War Hawks are getting so desperate that they are using fear tactics in order to motivate constituents to support the war in Syria. Syria and Iran maybe allies, but Sen. Lindsay Graham's analysis of their connection is simplistic and misguided. According to the senator, if the US does not intervene in Syria, Iran will not take the US seriously and will have a nuclear weapon by the end of 2014. If Iran gets nuclear weapons, such weapons will end up in the hands of terrorists. He ended his analysis by describing the fear-inducing-if-unrealistic situation of a nuclear bomb dropping on Charleston Harbor.
The graphic above is from nuclearsecrecy.com, which projects a rough estimate of how devastating a nuclear attack would be in Charleston harbor.
At an invitation-only breakfast at Mount Pleasant this week, Graham offered his assessment of the Syria situation, saying that it will destabilize the entire Middle East, and "if we get Syria wrong, within six months – and you can quote me on this – there will be a war between Iran and Israel over their nuclear program."
He also said that any terrorist nuclear device "won't come to America on top of a missile, it'll come in the belly of a ship in the Charleston or New York harbor." The prospect of Iran acquiring a nuclear device is a legitimate threat, not a fear-mongering talking point to justify hasty foreign policy decisions.
Iran and Saudi Arabia are the two main powers in what could be seen as a regional Cold War (and indeed Russia and the US come down on opposite sides of the conflict). Both countries' regimes are brutal, oppressive and fundamentalist, and both wish to become the dominant regional power. Syria is merely the current battleground. Iran supports Assad while Saudi Arabia supports the rebel forces, which include Al Qaida and Chechen extremists.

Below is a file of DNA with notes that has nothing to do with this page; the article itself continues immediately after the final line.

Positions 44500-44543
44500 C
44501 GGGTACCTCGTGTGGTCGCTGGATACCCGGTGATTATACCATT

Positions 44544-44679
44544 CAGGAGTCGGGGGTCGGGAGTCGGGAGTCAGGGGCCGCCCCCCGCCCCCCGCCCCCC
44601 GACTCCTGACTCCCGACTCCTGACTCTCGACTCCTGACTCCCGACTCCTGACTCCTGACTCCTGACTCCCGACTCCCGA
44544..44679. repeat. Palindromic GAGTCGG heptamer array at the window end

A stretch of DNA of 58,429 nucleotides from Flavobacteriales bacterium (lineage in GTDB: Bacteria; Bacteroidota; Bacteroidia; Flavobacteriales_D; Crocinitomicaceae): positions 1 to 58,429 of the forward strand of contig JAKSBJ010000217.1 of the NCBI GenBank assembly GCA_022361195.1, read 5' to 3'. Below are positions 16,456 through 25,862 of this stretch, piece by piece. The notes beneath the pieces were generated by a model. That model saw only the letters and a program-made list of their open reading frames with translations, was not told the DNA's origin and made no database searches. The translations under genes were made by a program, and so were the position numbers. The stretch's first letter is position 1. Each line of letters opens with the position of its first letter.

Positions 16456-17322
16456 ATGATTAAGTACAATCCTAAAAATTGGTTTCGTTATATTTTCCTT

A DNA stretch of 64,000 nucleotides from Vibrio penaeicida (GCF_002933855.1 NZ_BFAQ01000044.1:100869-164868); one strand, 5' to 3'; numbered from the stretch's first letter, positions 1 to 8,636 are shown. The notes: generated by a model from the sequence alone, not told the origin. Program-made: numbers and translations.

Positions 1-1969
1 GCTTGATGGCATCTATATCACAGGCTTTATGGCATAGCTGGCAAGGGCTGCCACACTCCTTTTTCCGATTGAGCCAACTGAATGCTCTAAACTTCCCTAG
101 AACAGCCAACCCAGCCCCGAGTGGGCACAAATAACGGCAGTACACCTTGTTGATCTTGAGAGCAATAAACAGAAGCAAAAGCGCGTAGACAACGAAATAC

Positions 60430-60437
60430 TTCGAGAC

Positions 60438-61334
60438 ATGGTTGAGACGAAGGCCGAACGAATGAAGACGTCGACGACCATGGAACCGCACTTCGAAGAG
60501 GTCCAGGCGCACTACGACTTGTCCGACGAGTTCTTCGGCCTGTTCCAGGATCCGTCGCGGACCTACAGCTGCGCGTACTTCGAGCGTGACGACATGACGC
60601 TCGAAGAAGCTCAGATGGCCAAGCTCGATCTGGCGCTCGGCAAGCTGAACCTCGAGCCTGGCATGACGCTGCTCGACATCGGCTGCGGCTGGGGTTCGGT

As for Graham's statement that Syria will destabilize the Middle East, that happened two years ago with the Arab Spring, which again was US-backed. Egypt, Libya, Tunisia, Yemen, Algeria, and even Pakistan, which had admittedly been ruled by brutal governments in the past, were plunged into revolution followed by extremist Islamic governments, though the majority of the populations hasn't supported them.
Indeed the best way to oppose Iranian acquisition of nuclear devices would have been to support the Iranian Green Revolution in 2009. Iran's fundamentalist government is immensely unpopular amongst its younger generation, and is itself the product of a revolution which overthrew the more secular Shaw in the 1970s. Obama, however, failed to do that.
In a statement responding to Graham's analysis, a high ranking military officer told blogger Joshua Cook, "Graham is going off the deep end with this rhetoric about nuke strikes in Charleston. What a crock." He continued, "He has a deep insecurity complex due to many personal issues and that causes his attachment to John McCain and the attempts to appear like 'Mr. Tough Guy.' He really needs to go."